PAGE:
Gamers often perform repetitive tasks to improve their character’s skill set, gain rewards, and advance to new levels. The process is known as grinding: Now, an underground movement has taken up that expression, calling themselves grinders, and they’re trying to gain some of those same superskills—only in real life by hacking their bodies.
To cynics, the upgraded-self movement—aka body hacking—can seem a reckless and narcissistic pursuit. After all, treating your body like a home science kit can have serious consequences (scarring, bleeding, pain on the scale of passing out). Yet tinkering with human hardware is a centuries-old pursuit. Bolting titanium plates onto problem spines has become downright common. Today’s transhumanists take it further. They seek to extend the senses and co-mingle them, allowing themselves to do things like detect Wi-Fi, hear colors, sense magnetic north, and see in the dark. Technology is driving the trend. But so are a few renegade surgeons—operating in an ethical gray area—and a growing number of innovative grinders, all of them hoping to one day push the cyborg off the Comic-Con floor and out onto Main Street.
Meet The Borgs
In 1998, U.K. professor Kevin Warwick became the first person to have a transponder chip implanted under his skin, but only after receiving ethical approval to experiment on himself and enlisting a doctor to assist him. It wasn’t until Seattle-based IT consultant Amal Graafstra had a chip implanted in each hand, in 2005, without seeking approval, that the grinder world found a spark. Graafstra uses the chips to open his home and car doors and to log on to his computer. He also sells them to grinders on his website Dangerous Things. Last year, Graafstra became the first to implant a tiny photovoltaic panel in his forearm to learn how much light traveled through the skin and whether it could power internal sensors such as a heart monitor. Though it generated a mere 50 microamps at 3 volts—about a 400th of the current needed to run an LED—he felt elated, saying, “it proves the value of citizen science.”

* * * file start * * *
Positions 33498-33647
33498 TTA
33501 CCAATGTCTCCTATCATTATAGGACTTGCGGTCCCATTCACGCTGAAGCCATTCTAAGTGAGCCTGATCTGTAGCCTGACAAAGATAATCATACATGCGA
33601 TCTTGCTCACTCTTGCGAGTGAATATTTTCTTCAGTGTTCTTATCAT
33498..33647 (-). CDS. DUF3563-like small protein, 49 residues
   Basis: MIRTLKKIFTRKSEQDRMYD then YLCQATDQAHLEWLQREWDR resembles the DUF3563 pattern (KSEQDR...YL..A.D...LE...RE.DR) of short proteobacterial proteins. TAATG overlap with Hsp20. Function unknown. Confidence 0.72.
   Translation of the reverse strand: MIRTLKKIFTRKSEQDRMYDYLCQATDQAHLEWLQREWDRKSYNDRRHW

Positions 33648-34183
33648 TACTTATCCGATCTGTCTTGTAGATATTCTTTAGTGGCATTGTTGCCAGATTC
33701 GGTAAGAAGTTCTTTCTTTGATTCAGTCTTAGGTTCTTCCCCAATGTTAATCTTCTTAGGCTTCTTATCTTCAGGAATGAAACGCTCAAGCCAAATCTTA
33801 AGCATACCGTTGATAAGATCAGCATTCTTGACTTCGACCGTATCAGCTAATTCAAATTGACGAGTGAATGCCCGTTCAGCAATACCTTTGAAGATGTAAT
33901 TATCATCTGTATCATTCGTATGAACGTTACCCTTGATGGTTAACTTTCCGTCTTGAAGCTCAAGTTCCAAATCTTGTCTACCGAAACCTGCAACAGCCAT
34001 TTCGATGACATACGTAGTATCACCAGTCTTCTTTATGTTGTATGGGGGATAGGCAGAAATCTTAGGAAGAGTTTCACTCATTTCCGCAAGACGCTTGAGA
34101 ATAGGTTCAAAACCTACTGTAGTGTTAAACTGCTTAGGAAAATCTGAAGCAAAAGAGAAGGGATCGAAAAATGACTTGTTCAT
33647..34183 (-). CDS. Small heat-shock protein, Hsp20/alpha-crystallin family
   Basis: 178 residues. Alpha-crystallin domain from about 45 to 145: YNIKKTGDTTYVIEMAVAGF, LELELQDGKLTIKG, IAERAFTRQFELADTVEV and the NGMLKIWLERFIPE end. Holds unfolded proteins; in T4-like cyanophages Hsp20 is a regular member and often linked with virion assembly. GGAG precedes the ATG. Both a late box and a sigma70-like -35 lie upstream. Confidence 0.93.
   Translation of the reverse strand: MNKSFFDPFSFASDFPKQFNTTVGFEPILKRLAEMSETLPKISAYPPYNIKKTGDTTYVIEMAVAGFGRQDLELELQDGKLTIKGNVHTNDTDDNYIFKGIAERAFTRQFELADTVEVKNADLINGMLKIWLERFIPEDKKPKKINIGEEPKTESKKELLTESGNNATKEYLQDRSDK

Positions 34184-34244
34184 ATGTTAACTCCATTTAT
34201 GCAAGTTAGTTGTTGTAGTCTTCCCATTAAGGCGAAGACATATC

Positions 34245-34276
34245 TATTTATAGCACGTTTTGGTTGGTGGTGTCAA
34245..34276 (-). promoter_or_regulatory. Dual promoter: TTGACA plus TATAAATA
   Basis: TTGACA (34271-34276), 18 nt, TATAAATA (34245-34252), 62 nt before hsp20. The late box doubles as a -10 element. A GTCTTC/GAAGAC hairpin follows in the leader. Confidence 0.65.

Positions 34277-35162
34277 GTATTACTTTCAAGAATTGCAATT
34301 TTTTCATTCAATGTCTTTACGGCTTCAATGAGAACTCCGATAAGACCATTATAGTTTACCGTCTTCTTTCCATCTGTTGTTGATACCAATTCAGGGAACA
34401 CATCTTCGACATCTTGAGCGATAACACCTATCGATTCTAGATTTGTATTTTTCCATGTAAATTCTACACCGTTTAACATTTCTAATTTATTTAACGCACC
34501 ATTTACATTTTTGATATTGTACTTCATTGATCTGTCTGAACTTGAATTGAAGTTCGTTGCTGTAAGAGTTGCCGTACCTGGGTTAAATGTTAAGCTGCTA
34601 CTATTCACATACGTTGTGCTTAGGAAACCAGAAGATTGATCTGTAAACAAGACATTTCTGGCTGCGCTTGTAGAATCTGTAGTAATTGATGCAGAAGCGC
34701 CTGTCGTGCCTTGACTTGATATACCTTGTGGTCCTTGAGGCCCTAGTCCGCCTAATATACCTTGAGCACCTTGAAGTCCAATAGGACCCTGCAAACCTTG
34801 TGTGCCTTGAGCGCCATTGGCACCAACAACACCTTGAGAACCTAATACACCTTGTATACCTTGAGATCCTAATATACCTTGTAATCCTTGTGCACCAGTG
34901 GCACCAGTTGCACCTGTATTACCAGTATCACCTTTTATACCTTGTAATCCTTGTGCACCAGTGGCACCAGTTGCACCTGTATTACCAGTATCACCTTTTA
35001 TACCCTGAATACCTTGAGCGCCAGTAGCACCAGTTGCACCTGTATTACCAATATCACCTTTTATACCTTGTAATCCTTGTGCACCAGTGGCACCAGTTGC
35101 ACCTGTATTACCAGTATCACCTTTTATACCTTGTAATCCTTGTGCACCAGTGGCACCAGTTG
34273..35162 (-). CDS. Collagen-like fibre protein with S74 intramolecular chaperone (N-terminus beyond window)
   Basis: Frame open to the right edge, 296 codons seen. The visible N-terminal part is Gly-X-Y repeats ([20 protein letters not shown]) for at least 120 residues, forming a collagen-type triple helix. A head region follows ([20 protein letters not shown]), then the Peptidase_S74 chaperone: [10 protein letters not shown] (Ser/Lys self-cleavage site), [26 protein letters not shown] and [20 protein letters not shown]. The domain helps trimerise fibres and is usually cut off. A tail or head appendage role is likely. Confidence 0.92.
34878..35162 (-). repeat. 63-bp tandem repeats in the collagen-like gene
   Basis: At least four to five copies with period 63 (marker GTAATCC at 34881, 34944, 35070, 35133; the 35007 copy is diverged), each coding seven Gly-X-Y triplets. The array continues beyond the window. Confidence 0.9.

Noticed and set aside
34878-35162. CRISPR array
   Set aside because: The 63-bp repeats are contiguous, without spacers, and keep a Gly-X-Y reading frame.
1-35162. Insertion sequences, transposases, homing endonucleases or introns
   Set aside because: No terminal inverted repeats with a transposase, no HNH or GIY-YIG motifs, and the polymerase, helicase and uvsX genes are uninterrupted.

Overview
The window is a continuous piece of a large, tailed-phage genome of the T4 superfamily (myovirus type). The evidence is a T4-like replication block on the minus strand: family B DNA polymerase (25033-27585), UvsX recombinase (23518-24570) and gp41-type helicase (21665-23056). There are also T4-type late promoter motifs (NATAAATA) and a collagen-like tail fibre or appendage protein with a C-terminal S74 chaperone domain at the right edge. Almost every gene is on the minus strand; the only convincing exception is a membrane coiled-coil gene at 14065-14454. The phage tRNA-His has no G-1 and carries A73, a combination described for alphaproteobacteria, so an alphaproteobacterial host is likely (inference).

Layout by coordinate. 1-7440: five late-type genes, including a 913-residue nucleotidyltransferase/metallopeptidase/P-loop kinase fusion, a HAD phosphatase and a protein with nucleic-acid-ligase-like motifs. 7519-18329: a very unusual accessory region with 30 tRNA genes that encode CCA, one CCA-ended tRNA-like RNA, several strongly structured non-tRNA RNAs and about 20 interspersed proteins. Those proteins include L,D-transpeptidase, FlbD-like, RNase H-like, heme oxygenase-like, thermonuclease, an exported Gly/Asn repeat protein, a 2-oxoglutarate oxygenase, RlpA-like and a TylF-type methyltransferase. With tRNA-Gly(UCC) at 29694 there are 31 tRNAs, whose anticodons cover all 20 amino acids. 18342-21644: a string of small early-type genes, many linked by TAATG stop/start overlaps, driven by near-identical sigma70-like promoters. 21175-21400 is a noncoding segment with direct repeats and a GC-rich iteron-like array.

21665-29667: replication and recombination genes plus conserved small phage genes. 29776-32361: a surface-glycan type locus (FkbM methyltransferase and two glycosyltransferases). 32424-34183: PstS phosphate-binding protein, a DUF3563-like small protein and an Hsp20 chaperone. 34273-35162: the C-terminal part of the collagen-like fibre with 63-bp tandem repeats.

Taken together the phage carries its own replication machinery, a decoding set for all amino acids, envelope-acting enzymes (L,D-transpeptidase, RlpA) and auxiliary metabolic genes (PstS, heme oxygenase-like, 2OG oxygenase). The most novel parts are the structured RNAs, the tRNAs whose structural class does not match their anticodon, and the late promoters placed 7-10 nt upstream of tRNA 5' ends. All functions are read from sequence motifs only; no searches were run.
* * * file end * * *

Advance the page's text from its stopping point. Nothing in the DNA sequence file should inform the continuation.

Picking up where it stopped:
This article was originally published in the September 2015 issue of Popular Science, under the title “Go Hack Yourself. Not Really.”
Touch Electromagnetic Fields
Magnets are easy to install and among the first hacks grinders try. Piercing-shop staffers typically embed a barrel-shaped neodymium variety, the size of a grain of rice, beneath the skin of a finger. The magnets are coated in bio-proof materials such as titanium nitride (used to coat replacement hips), silicone, and Teflon. When one encounters an electromagnetic field, it vibrates against the nerves, enabling the user to feel things, like power transformers and microwave ovens. They’re also good bar tricks: Dangle paper clips from your finger! But use with caution. One grinder injured the tissue near his implant—by opening a pickle jar.
Want to sense distance like a dolphin? Bottlenose—from the hacker collective Grindhouse Wetware—creates sonar perception in an off-the-shelf kit ($60). Its dolphin-like range finder locates an object in a dark room using an ultrasonic distance sensor. It then sends electromagnetic pulses to a magnet in the user’s finger, providing a sense of things like an object’s size and distance. As a user moves closer to the object, the sensations grow stronger. Bottlenose can also detect radiation or the presence of ethanol, and it can pick up Bluetooth signals. A thermal infrared sensor spots warm objects—such as a stove or a clothes dryer—from up to several feet away. There are also add-on sensors for detecting things like ultraviolet light and for sensing compass headings. For people without magnet implants, a wearable magnet works just as well, delivering the same sensory vibrations outside the skin, as long as the magnet is worn within the range of the Bottlenose device.
Become A Compass
We humans get lost, and finding our way usually means asking directions. For a 2014 report in the journal Consciousness and Cognition, researchers at the University of Osnabrück in Germany wanted to know if they could instead create a learned sense of direction. For seven weeks, nine male and four female subjects wore belts with 30 vibrating motors stitched onto an elastic fabric that indicated when they were facing magnetic north. The subjects biked and walked regularly. Over time, they improved their overall orientation abilities on a subcognitive level. “Today I stepped out of the train, and I immediately knew where I [had] to go,” subject BWP9 said. “With the belt, one does not have to always care so much whether there is a turn … one simply feels it!” Once the belts were removed, however, some users felt disoriented and insecure. Similar devices are available as kits, such as the North Paw from sensebridge.com ($149) or as free plans on instructables.com
Get Superhuman Night Vision